This program is the first of its kind in Toms River and is being operated in partnership with the Capital Area YMCA. OCYMCA began serving 150 meals per day last May and increased to 700 to 900 per day by the end of last August. This summer, the Y plans to operate the Summer Meals Program on four sites.

OCYMA will host a Food Summit in May of 2021 to convene partners, community members, schools and other Y’s to develop the landscape of how the Summer Meals Program will look this year and how to get more meals out. Peter Rosario, President and CEO of OCYMCA said, “This year, we are focused on making the Summer Meals Program bigger and better with even more partnerships. The goal is to help make our community more food secure by providing 2,000 to 3,000 meals per day to those in need.”

Town Hall Meetings

The OCYMCA has always been a trusted voice in the community. They have utilized Zoom to continue pushing out real-time, valuable information from the census and meal programs to day camp and fitness center updates. They also held info sessions to ensure that members would be comfortable coming back when the Y was safely able to open. Discussions took place virtually with swim parents, athletes, kids and seniors who had questions about what the return to the Y would look like.

In-person programming started up again in July of 2020 and all at the Y are following the necessary safety protocols to keep staff and members safe, healthy and happy! In addition to fitness classes and other programs on site, the Y also has an archive of virtual fitness classes for those who feel more comfortable working out from home.

The Future

The Ocean County YMCA will always remain committed to providing everyone with the opportunity to reach their full potential. While hours and classes are limited, Peter and his staff are excited to have their members back inside the Y. With the help and support of the staff, members and community, the Y will come back stronger than ever.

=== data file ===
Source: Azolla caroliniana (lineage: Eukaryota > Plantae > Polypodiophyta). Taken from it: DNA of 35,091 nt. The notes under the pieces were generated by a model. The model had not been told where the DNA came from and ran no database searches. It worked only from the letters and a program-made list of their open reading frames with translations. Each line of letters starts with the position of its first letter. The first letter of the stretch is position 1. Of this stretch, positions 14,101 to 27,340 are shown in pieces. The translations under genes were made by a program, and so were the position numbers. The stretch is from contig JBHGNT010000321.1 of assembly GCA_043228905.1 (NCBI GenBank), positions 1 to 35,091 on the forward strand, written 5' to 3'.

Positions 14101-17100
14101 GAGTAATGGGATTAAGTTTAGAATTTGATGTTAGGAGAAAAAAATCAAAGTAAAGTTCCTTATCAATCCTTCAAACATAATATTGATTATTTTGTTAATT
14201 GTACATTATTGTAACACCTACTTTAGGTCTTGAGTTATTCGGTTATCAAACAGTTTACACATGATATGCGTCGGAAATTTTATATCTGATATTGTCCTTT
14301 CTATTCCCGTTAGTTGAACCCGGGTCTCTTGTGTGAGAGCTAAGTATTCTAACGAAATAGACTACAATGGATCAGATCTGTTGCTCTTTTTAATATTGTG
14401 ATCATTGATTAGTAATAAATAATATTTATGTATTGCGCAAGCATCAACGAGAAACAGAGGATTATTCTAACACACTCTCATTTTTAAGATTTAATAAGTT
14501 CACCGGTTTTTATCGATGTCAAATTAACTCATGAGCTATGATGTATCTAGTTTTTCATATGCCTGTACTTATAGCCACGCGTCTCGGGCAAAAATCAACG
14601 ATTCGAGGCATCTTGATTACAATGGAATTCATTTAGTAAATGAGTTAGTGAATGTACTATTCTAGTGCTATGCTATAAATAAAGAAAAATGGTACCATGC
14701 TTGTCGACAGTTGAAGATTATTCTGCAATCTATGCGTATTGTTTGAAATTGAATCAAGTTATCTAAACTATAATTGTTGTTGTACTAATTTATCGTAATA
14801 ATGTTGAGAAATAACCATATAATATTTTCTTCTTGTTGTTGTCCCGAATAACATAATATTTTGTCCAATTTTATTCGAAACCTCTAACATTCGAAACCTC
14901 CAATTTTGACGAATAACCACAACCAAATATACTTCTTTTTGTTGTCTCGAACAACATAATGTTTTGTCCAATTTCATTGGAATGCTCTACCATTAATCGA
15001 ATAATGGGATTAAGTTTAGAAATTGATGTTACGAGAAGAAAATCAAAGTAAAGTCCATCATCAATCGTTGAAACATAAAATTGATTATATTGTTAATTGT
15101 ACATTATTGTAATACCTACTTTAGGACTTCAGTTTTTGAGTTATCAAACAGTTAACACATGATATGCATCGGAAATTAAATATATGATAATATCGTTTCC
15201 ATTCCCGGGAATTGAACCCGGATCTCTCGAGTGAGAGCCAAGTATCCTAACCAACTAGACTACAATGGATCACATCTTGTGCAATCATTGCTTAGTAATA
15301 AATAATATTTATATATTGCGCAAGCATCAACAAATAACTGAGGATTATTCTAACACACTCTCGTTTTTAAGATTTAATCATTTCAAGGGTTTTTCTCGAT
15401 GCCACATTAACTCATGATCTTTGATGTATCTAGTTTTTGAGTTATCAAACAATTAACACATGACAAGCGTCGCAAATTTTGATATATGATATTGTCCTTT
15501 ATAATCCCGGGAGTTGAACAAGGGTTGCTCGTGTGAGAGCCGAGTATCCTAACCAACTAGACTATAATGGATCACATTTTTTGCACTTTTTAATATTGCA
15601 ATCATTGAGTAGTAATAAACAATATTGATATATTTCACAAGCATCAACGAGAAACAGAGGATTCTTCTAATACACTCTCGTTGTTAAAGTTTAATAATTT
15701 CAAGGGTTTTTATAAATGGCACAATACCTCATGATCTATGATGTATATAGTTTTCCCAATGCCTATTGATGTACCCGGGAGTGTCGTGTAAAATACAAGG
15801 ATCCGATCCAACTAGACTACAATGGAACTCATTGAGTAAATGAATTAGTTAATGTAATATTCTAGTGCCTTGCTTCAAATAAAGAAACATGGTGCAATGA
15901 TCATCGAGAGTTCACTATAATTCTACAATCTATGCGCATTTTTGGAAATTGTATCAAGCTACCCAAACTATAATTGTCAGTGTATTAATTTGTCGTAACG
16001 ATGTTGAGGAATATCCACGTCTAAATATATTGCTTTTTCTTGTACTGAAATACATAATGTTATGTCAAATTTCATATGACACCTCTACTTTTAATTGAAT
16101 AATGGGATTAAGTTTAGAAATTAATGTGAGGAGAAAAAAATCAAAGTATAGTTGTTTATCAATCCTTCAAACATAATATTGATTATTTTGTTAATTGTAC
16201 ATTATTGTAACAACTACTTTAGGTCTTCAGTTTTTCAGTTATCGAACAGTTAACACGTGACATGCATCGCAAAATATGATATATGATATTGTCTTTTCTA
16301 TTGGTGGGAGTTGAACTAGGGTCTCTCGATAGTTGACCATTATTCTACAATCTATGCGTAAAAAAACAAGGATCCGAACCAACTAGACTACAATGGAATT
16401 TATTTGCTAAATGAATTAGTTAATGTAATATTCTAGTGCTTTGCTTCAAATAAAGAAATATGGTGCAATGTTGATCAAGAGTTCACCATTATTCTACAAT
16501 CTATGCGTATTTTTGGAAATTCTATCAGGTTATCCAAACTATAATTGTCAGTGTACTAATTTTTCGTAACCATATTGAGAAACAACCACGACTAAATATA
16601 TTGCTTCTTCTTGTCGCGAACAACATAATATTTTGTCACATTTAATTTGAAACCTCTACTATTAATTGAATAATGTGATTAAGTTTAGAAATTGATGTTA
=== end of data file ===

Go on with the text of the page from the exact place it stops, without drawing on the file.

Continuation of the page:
Visit Ocean County YMCA’s website to learn more and stay tuned for updates on the Summer Meals Program and other future initiatives!

The Grunin Foundation had the pleasure of meeting Doug Eagles, Executive Director of the Boys & Girls Clubs of Monmouth County, in 2018 to learn about the organization and Project LEAD. We wanted to share the story about this incredible organization and how Doug and his staff are impacting the lives of youth in Asbury Park and Red Bank.

The Boys & Girls Clubs of Monmouth County

The Boys & Girls Clubs of Monmouth County (BGCM) empowers all young people—especially those who need it most—to reach their full potential as productive, caring, and responsible citizens.There has never been a day when BGCM wasn’t there for its kids. Then, COVID hit and they were forced to shut their doors temporarily. At the time, they (like the rest of the world) thought it would only be for two weeks. Even without knowing we were all in this for the long haul, they immediately sprang into action and migrated most of their programs to an online platform called BGCM Boundless. While it wasn’t what they were used to, it was a way for kids to safely see their counselors and friends, especially during a time of uncertainty.

When summer 2020 hit, it was clear COVID wasn’t going away any time soon. As they waited to get the word that they could reopen, BGCM continued helping the community and rolled out a food program across Asbury Park and Red Bank. By the end of summer, they had given out almost 20,000 meals to anyone who needed them. In the meantime, they were able to launch their in-person summer camp in July. Doug Eagles, Executive Director of BGCM said, “Although camp had to be run at dramatically reduced capacity, it was inspiring to see the kids go through this experience together.”

As the year went on, Doug and his team started to think about what BGCM could do during the school year and how they could use their space to help the school district and the families of their Club kids. They decided to open up their facilities in Red Bank and Asbury Park during school hours, creating Remote Learning Centers. The day began at 7:45 AM, when parents could drop their kids off for the virtual school day. BGCM was equipped with the necessary technology, including tablets and computers for those who needed them. Many of the parents did not have the flexibility to work from home, so this allowed them to continue to work while their kids stayed on top of their school work.